But neither Glass nor Joffe-Walt say what that "different story" actually is. Vallas and I have focused -- for example in this paper for the National Academy of Social Insurance -- on the trends over roughly the last 15 years because Supplemental Security's eligibility standards for children have been stable since then (the figure below is from this paper). Before that SSA's eligibility standards for children were expanded (in 1990 by a conservative Supreme Court that ruled 7-2 that SSA's regulations were much stricter than the underlying federal law) and then pared back somewhat (by Congress in 1996 after the Gingrich Revolution). In telling the story of Supplemental Security today, the primary focus should be on trends from recent history that represent a mature, stable program. If reporters want to also tell the story of the implementation and early history of children's SSI, that's fine, but they should be clear it is a much different story that has limited relevance to contemporary policy debates. They should also go back and read this 1995 Forbes Media Critic piece, "Media Crusade Gone Haywire," detailing the role that dubious sources and anecdotes fed the last major round of media hysteria on this issue.
This American Life host Ira Glass is defending a recent report on his program in the face of criticism from those who say it painted a false picture of disability programs.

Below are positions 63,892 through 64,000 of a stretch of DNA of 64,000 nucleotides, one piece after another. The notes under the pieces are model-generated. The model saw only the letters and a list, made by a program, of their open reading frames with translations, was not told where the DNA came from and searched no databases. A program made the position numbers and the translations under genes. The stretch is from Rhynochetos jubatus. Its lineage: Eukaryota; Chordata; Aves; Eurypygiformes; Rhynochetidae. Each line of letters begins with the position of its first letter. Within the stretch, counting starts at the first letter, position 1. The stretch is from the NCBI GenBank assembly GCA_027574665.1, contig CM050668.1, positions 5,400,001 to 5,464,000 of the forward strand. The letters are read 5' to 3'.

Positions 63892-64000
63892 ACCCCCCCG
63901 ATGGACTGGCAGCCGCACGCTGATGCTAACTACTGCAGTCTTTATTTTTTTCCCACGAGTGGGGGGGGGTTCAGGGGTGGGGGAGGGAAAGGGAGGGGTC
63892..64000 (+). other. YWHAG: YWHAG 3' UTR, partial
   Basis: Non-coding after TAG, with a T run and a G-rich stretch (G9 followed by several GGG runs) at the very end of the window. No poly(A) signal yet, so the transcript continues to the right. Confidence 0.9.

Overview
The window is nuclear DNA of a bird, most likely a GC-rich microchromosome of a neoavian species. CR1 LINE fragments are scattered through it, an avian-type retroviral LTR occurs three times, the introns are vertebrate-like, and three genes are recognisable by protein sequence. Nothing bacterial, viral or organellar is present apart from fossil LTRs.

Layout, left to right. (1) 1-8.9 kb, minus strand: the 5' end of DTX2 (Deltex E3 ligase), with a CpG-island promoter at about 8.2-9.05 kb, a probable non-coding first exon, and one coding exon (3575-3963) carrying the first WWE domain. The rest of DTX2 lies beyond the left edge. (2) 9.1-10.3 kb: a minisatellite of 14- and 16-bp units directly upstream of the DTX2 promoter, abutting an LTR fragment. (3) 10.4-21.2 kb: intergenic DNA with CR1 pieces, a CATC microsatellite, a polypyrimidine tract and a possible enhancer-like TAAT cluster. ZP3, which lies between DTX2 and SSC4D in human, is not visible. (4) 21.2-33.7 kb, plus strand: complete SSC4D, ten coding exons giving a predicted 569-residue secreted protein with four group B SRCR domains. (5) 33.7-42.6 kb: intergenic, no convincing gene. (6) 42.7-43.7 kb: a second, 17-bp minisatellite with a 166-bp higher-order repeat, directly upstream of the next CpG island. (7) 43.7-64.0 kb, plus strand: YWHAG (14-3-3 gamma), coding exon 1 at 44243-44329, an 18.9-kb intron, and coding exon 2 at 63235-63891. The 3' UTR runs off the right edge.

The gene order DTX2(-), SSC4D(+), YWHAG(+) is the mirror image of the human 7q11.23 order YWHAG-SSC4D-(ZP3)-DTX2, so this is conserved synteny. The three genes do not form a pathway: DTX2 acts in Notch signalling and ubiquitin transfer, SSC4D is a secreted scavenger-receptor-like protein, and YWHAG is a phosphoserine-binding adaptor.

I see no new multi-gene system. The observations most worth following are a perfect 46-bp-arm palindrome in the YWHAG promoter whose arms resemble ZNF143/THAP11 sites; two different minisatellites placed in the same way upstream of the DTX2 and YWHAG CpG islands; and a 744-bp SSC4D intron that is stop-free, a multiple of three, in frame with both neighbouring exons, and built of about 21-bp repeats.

On March 22, Media Matters detailed how the public radio segment, which also ran on the NPR programs Planet Money and All Things Considered, promoted several myths to criticize Supplemental Security Insurance over the program's rate of growth, hurdles towards qualification, and successes it has had in reducing poverty. The story drew further criticism from Center for Economic and Policy Research co-director Dean Baker, who said it "got some of the basics wrong," and University of Connecticut law professor James Kwak, who said it suffers from "facile extrapolation from the individual story to national policy."
But in a statement to International Business Times, Glass stood by his program's work. He told IBT that "our report on disability programs was fact checked line by line by an outside fact checker, in addition to fact checking by the reporter and her editors" and that "We know of no factual errors. We stand by the story."
Right-wing media outlets have latched on to the report, which also ran on the NPR programs Planet Money and All Things Considered, and used it to amplify their false message that increased disability benefits indicate fraud in the system.
National Review praised the report as "brilliant" and the Washington Examiner offered it as evidence that disability benefits are "a voluntary life sentence to idle poverty." Breitbart.com praised NPR "for reporting the truth--a truth that conservatives have been highlighting for decades."
Public radio program This American Life pushed a series of myths about Supplemental Security Insurance (SSI), a Social Security program that supports families that include children with disabilities. The piece ignored that the recent rise in disability benefits is tied to the recession and higher rates of poverty, that qualifying for benefits is difficult, that SSI encourages employment, and that the current program has significantly reduced poverty among children with disabilities.